Icon buttons are useful in places where space is limited. For example, if you have too many actions within a menu, you could use a kebab icon to indicate more actions, or an export icon for exporting data. You can also use this button type for actions that are commonly associated with icons, like an exit icon to close a window or a hamburger icon to open a menu.
For example, this toolbar uses an export icon as an action button due to limited space.
There are certain cases where specific buttons must be used within your UI.
Follow these guidelines for buttons in wizards:
- The Next button should always be a primary button.
- The Back button should always be a secondary button.
- The Cancel button should always be a text button.
Always use link buttons in the following cases:
For cancel buttons in wizards or modals
For more actions in empty states
For action buttons in tables
For action buttons in alerts
Buttons in forms, modals, or wizards should always be left aligned in the box. This solves for:
- Modularity and flexibility: A standard alignment creates consistency in how objects appear across all areas of an app.
- Accessibility: The form submit buttons are on the same scan line as the form fields, which benefits users who are sight-limited. Also, users who are blind can more easily navigate left-aligned form submit buttons because the button order is consistent across all contexts.
- Responsiveness: The most important actions (i.e., primary buttons) are encountered first when elements are stacked vertically.
Button spacing and action lists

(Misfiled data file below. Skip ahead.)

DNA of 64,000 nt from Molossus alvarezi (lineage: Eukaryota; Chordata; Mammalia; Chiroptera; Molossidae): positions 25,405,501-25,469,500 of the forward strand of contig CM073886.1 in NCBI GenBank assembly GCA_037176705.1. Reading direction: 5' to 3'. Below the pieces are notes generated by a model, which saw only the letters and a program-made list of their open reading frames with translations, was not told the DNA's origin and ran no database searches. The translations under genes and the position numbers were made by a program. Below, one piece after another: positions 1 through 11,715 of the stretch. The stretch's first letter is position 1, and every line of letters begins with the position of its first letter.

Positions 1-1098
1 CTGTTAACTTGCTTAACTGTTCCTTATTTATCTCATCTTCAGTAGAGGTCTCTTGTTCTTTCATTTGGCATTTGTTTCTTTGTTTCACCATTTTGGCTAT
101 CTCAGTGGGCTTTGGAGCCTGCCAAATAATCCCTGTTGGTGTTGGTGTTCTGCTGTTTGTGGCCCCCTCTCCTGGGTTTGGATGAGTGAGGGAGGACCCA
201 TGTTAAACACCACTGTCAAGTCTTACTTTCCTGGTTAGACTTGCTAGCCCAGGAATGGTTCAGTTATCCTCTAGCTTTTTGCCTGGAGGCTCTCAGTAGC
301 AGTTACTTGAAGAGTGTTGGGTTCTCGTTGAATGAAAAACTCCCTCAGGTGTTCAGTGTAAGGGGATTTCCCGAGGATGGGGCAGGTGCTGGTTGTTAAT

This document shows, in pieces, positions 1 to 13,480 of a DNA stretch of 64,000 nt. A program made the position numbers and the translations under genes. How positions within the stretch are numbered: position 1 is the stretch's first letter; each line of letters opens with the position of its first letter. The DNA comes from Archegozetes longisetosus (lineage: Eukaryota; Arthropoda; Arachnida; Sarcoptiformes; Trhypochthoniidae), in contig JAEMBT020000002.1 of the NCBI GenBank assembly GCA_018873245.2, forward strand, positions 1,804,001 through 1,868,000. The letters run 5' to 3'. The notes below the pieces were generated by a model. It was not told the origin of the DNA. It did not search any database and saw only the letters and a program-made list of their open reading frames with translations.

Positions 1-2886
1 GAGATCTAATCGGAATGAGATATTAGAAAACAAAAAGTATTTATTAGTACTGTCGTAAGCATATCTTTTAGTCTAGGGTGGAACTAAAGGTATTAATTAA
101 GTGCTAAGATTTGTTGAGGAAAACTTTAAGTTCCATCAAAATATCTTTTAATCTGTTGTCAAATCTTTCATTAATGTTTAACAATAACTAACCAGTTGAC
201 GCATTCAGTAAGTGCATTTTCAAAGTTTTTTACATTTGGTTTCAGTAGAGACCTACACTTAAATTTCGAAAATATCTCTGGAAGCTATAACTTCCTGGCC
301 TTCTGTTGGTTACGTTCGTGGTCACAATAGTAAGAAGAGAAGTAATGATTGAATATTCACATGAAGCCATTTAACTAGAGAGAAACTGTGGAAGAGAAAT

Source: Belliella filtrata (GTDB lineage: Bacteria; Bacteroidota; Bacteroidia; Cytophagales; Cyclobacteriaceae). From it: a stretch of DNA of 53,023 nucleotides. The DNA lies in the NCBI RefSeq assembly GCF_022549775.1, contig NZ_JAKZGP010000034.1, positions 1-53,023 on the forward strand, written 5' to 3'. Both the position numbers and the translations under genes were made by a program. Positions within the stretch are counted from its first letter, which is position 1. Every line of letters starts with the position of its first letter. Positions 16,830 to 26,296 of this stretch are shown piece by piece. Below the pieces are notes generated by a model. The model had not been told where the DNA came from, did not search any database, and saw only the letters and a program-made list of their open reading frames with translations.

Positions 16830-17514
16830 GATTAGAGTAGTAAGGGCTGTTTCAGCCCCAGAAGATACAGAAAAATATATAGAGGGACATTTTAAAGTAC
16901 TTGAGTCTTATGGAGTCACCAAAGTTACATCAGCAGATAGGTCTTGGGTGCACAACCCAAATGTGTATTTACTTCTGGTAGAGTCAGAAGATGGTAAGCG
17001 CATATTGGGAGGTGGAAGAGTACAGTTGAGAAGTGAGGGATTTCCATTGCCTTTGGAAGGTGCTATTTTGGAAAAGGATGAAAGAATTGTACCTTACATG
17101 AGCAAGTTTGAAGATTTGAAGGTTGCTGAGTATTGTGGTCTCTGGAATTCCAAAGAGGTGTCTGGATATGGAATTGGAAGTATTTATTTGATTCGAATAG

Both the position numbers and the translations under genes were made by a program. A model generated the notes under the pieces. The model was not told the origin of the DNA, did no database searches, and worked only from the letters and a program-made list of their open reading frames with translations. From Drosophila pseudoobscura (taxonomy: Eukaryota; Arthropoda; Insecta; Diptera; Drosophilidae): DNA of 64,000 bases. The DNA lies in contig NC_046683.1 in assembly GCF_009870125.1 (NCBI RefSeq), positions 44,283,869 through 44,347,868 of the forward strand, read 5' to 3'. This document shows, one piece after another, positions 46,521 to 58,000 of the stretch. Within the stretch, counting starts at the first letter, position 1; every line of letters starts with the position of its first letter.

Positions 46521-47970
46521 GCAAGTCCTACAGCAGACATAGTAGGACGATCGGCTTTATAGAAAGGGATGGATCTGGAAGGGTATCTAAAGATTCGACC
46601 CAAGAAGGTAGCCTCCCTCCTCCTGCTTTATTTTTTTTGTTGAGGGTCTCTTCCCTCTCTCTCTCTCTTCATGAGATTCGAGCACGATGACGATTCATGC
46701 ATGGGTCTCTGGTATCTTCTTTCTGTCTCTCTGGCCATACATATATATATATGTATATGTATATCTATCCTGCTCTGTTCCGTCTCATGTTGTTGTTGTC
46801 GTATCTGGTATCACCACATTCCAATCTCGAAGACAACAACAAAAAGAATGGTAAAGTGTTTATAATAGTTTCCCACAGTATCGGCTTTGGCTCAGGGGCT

The standard spacing between each button is 16px, even for danger buttons. If buttons are stacked vertically, the spacing between each button should be 8px.
Currently, the only exception to this is in wizards, where the Cancel button is spaced 48px away from the primary and secondary Next and Back buttons, and 24px away if stacked.
Wizard stacked spacing
If you have a specific use case where buttons need to be spaced further away from the rest, the button groups action list allows for customization as needed.
Action group spacing
Buttons and overflow menus
There are cases where you will have multiple buttons next to each other, like in a toolbar. When the space shrinks (e.g., switching from desktop to mobile view), you can have the buttons collapse into a kebab overflow menu. Additionally, you can choose to make the primary action persist or have all options collapse into the kebab.
Buttons appear in the toolbar
Buttons placed in overflow menu due to limited space, with primary button persisting
Writing button labels
- Button labels should be specific and clearly communicate their associated action.
- Always use verbs or verb phrases.
- To avoid wrapping, aim for short labels when possible (1–3 words)
- Avoid the use of articles (e.g., write “Add source” instead of “Add a source”)
- Avoid long button labels that might risk wrapping.
Writing link labels
Use specific, action-focused labels that match what the user will see when they arrive at their location. For example, if you are sending a user to a dashboard, your link label might read View dashboard. For a link directing a user to a support forum, the label might read Get help in the support forum. See PatternFly's content guidelines for additional guidance.
Related components and demos